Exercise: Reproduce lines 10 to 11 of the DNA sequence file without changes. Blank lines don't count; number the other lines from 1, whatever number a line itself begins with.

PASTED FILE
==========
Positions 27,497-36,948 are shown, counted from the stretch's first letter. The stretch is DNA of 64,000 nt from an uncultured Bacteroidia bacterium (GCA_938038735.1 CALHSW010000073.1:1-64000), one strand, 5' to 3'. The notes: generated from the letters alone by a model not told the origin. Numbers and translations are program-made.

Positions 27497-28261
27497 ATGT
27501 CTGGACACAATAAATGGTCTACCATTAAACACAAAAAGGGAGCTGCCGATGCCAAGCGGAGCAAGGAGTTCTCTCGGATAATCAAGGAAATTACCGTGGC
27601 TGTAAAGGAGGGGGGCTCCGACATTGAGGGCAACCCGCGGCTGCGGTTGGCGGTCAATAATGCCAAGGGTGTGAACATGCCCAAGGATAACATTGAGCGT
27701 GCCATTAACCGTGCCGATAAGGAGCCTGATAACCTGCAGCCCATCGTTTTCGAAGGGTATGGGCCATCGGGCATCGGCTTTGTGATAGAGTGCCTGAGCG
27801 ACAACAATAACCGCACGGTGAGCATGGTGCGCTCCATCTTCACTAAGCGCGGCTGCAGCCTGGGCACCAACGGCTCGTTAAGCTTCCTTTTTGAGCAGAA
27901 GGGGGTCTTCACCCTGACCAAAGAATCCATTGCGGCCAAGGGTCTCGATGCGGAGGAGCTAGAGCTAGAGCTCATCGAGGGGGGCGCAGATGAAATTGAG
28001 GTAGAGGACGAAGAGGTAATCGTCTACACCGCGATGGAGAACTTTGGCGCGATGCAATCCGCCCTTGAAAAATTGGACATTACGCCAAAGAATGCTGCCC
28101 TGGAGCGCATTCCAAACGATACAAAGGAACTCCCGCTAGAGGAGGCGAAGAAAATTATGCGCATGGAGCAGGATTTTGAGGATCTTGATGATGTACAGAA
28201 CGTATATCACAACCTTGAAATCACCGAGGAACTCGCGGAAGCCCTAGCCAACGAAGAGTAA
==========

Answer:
28101 TGGAGCGCATTCCAAACGATACAAAGGAACTCCCGCTAGAGGAGGCGAAGAAAATTATGCGCATGGAGCAGGATTTTGAGGATCTTGATGATGTACAGAA
28201 CGTATATCACAACCTTGAAATCACCGAGGAACTCGCGGAAGCCCTAGCCAACGAAGAGTAA